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What My Brother David Taught Me

I know, I know,” says my little brother David, as he holds the imaginary microphone, his small hand fisted up to my mouth. When I hear that, I know I will be singing with him for a good while. His enjoyment of music is infectious. His sweet demeanor is contagious. David does this to request a song for me to sing. Which could be any songs from the 50s, 60s or 70s. He knows the lyrics and sings them without clarity, but with perfect rhythm and timing. He has always loved music. He is four years my junior. He has Down Syndrome. My life would be very different without him. We are the ninth and tenth children of a large family.

When I think of my childhood, I remember my brother being such a constant and consistent force for me in a large, busy family. I remember him rocking at night to help fall asleep. The whirring of his sit and spin. Being careful to step around him at the bottom of the stairs as he threw his stuffed Muppet toys up the staircase so they could roll back to him. The smell of his purple grape medicine that helped with his chronic colds. His Cream of Wheat every morning. His tongue thrust with every swallow. Holding hands to help him learn to walk, and seeing his fluffy hair fly once he mastered it. His rosy cheeks from chapped skin. The line on his hands. His heart-shaped feet.

This was my brother. Not “special,” just my sweet little brother. As a teenager, I loved being with him and playing with him too. We spent many days singing into broom handles and wooden spoons in the kitchen. You couldn’t, and still can’t, finish one song before he is inhaling to request the next. “I know, I know… Bobby McGee.” He loves music. He knows music. And it is a pleasure and honor to sing with him.

He has taught me great lessons about relationships. With our relationship he holds no agenda, no expectations, no manipulation, no judgment or fear of it, no grudges, there are no apologies to be made, just gratitude, allowing, authenticity, honest feelings and no hesitation in showing them. His real and true wisdom is profound. It is innate in him. He is truly gifted.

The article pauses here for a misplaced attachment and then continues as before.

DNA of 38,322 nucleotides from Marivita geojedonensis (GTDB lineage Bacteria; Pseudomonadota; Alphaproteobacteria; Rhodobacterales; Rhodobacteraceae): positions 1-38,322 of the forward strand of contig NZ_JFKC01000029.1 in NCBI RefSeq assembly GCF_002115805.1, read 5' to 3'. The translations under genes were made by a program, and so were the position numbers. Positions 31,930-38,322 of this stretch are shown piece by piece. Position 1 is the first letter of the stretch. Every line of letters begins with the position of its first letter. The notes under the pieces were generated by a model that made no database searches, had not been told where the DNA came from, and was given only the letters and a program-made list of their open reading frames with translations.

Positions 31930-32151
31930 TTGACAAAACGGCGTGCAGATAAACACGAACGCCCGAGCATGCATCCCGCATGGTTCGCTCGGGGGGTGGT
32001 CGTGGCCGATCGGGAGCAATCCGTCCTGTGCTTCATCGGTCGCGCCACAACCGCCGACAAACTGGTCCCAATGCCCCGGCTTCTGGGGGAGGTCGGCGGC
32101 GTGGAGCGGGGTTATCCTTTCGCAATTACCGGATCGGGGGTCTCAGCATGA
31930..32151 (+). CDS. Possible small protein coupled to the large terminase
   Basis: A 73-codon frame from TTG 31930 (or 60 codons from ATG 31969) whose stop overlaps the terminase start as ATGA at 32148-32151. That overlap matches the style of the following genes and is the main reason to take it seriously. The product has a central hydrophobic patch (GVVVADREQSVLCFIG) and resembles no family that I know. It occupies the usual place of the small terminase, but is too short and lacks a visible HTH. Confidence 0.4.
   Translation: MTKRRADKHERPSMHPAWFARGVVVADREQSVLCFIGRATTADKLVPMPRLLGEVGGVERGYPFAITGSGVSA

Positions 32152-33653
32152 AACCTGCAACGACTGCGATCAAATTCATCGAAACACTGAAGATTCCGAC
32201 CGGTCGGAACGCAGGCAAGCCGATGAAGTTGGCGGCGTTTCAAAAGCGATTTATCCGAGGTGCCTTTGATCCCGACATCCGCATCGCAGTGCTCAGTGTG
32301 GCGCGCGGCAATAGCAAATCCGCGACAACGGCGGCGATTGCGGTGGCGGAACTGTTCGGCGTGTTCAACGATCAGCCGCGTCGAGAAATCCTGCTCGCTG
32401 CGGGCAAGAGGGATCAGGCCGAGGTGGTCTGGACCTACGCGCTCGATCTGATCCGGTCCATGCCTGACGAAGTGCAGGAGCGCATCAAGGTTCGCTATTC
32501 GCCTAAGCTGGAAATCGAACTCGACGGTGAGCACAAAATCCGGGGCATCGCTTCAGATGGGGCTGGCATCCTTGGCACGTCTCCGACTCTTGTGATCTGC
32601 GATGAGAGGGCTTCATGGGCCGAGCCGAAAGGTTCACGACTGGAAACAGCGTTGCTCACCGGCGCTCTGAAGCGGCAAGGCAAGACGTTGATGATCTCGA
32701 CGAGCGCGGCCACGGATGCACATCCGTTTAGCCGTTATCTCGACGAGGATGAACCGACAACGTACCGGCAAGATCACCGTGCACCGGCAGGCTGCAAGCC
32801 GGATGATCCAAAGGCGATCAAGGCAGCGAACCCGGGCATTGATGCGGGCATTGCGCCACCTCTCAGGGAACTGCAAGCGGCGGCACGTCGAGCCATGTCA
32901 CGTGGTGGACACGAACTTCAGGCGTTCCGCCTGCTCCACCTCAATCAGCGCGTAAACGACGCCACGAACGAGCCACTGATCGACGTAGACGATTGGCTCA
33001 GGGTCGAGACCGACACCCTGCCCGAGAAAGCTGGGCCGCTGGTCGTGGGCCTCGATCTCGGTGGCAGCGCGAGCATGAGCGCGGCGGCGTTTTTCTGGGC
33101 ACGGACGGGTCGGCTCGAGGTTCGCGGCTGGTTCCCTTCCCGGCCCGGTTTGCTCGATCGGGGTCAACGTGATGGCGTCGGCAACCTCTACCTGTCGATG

Mom said, “He has a hole in his heart.” When I heard that I decided to help you David, and to protect you and guard you. I grew up and saw there were so many others to guard, fix, help, and hold. I took on the mission to fix so many broken people and those with holes in their hearts. I spent many years defining and refining what they could be. To hold them up and believe in them, all the while fixing them.

Then one day I realized that I had been hearing murmurs of how a heart broken open is really the path of a life fully lived. That life breaks you open so your love can pour out and love can go in. Then I started to see that these amazing people had been teaching me all along, from the very beginning. You are naturally and originally heart-open. Your love was pouring out from birth.

I drew my hands and my efforts back and took a good look at those hearts. You are not broken. You do not need mending. You are original pure holes. A holey space. You call us to break open now. To pour our love out and receive love. You need no guarding. You are strong and pure and completely aware.

David, you were born wHOLEhearted and now I know.

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